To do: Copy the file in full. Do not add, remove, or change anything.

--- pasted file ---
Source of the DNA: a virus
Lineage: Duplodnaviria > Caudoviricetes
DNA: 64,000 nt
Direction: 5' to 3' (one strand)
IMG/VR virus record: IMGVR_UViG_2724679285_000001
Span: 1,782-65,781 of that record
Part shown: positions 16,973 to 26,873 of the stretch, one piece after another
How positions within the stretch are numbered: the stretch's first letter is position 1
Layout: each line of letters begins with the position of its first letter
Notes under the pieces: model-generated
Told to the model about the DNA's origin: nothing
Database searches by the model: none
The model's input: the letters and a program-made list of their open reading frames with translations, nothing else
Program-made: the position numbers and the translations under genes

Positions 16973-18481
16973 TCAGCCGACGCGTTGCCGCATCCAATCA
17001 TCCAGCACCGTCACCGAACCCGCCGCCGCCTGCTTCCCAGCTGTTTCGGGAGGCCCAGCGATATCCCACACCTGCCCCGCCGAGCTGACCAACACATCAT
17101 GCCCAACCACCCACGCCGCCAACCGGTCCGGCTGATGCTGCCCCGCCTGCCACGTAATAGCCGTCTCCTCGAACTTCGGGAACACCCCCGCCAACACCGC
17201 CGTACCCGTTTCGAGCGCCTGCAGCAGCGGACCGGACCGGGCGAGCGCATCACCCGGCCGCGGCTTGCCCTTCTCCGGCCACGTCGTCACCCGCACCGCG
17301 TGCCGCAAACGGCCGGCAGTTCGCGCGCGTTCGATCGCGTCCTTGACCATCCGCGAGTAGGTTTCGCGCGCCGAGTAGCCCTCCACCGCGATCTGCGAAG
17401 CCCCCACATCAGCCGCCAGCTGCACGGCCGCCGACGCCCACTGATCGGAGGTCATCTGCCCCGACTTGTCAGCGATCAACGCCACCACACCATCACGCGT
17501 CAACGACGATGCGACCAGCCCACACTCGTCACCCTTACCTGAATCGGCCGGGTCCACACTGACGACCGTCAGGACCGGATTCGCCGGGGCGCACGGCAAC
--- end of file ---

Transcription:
Source of the DNA: a virus
Lineage: Duplodnaviria > Caudoviricetes
DNA: 64,000 nt
Direction: 5' to 3' (one strand)
IMG/VR virus record: IMGVR_UViG_2724679285_000001
Span: 1,782-65,781 of that record
Part shown: positions 16,973 to 26,873 of the stretch, one piece after another
How positions within the stretch are numbered: the stretch's first letter is position 1
Layout: each line of letters begins with the position of its first letter
Notes under the pieces: model-generated
Told to the model about the DNA's origin: nothing
Database searches by the model: none
The model's input: the letters and a program-made list of their open reading frames with translations, nothing else
Program-made: the position numbers and the translations under genes

Positions 16973-18481
16973 TCAGCCGACGCGTTGCCGCATCCAATCA
17001 TCCAGCACCGTCACCGAACCCGCCGCCGCCTGCTTCCCAGCTGTTTCGGGAGGCCCAGCGATATCCCACACCTGCCCCGCCGAGCTGACCAACACATCAT
17101 GCCCAACCACCCACGCCGCCAACCGGTCCGGCTGATGCTGCCCCGCCTGCCACGTAATAGCCGTCTCCTCGAACTTCGGGAACACCCCCGCCAACACCGC
17201 CGTACCCGTTTCGAGCGCCTGCAGCAGCGGACCGGACCGGGCGAGCGCATCACCCGGCCGCGGCTTGCCCTTCTCCGGCCACGTCGTCACCCGCACCGCG
17301 TGCCGCAAACGGCCGGCAGTTCGCGCGCGTTCGATCGCGTCCTTGACCATCCGCGAGTAGGTTTCGCGCGCCGAGTAGCCCTCCACCGCGATCTGCGAAG
17401 CCCCCACATCAGCCGCCAGCTGCACGGCCGCCGACGCCCACTGATCGGAGGTCATCTGCCCCGACTTGTCAGCGATCAACGCCACCACACCATCACGCGT
17501 CAACGACGATGCGACCAGCCCACACTCGTCACCCTTACCTGAATCGGCCGGGTCCACACTGACGACCGTCAGGACCGGATTCGCCGGGGCGCACGGCAAC